The name ‘Hapkido’ actually combines three Korean words: Hap means the coordination of mind and body, Ki is the inner power needed to create hap, and Do refers to a disciplined life.
It is this concept of discipline that can be found throughout the martial arts, but what does that actually mean? To the new student it may be about doing what you are told, calling your instructor “Sir”, or bowing as you enter the dojang. As the Hapkido practitioner develops though he later realises that even the simple bow has much more of a profound meaning.
When asked why people want to train in Hapkido, Korean Grandmaster Gedo Chang responded, “Some want to learn self-defence techniques, some to condition mind and body, some for physical discipline. No matter what they want first, eventually they realise that Hapkido is much deeper, more profound than they ever expected. Hapkido is more than physical health or self-defence techniques. The more important part of Hapkido training is inner peace, wisdom and discipline; which is what I try to teach.”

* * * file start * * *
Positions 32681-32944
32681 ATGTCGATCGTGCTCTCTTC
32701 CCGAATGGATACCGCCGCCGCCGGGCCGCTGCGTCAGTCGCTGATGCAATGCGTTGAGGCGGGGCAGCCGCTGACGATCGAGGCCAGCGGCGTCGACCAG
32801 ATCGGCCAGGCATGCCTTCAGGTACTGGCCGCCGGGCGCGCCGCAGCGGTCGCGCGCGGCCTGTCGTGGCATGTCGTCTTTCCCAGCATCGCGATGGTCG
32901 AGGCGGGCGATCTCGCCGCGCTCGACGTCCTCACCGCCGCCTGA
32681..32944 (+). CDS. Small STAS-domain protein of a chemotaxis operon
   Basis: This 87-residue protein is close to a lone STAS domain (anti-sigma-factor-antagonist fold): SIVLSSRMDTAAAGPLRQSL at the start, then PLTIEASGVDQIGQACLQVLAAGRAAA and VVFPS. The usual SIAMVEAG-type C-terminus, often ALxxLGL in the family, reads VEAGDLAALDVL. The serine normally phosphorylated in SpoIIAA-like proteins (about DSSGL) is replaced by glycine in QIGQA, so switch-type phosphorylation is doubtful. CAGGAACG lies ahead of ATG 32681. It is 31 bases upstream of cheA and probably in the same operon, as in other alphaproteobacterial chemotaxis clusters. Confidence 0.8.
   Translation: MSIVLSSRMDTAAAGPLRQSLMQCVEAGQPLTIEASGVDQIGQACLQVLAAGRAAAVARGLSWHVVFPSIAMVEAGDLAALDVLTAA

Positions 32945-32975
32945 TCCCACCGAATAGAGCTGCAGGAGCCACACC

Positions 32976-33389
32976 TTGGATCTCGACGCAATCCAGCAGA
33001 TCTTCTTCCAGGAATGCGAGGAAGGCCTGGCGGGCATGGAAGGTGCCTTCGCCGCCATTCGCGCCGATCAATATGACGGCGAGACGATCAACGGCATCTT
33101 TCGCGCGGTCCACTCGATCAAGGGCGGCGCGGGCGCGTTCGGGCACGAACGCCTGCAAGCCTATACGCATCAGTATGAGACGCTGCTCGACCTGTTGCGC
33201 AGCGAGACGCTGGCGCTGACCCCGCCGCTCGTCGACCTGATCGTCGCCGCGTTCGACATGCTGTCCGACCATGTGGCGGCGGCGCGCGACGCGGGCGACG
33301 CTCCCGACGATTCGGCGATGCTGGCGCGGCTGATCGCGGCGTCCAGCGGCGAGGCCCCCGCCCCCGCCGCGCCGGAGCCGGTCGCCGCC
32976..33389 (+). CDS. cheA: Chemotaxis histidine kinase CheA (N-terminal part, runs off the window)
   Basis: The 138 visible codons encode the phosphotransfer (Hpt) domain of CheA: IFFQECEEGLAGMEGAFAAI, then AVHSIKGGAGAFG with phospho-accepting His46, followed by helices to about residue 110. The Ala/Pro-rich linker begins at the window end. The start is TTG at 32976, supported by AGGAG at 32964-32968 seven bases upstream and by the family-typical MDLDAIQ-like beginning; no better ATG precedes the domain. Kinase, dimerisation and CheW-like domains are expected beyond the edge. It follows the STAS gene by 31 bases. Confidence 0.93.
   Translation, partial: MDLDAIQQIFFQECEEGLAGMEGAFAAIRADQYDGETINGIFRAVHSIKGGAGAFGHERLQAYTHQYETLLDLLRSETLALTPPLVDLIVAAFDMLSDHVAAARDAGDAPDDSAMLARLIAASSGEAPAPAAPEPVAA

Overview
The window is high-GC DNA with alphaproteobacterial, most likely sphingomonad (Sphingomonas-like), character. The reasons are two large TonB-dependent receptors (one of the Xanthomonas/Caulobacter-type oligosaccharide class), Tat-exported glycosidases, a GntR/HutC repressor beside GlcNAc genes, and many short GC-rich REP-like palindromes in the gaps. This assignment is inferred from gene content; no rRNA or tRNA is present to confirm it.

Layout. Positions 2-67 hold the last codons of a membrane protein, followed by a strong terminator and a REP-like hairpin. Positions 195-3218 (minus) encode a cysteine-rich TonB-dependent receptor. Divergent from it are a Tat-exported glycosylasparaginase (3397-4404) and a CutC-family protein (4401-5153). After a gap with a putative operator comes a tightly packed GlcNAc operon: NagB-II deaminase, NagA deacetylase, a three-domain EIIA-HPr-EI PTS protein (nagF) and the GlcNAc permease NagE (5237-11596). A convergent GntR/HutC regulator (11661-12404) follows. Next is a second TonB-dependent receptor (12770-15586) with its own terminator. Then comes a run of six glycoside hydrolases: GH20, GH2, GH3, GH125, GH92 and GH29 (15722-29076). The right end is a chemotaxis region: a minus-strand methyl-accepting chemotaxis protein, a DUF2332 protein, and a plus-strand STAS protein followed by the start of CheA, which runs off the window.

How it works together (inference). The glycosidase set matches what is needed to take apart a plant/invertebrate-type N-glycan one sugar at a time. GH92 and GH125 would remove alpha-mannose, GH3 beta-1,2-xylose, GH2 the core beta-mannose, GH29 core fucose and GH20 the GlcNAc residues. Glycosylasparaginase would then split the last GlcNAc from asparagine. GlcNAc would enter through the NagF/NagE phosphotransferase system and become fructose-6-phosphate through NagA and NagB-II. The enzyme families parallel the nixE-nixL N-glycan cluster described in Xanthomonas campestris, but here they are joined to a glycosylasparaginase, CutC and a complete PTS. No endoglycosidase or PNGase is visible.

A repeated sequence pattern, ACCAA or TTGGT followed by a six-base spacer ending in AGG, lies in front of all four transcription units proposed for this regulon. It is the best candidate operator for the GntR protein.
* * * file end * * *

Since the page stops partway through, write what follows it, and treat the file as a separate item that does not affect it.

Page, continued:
To Master Chang discipline means emptiness of mind. This is not a void, or empty space, but rather a place where the layers with which we distort our own reality have been set aside. It is a place where one is free of fear, hatred, anxiety, or arrogance. Our ki (internal energy) flows fluently around the body; we are at peace; we see things as they are.
Freedom from fear does not mean absence of fear. We achieve freedom by making peace with our own internal enemies. Ironically we learn to stop fighting and are able to transform our enemy into a friend who no longer bothers us.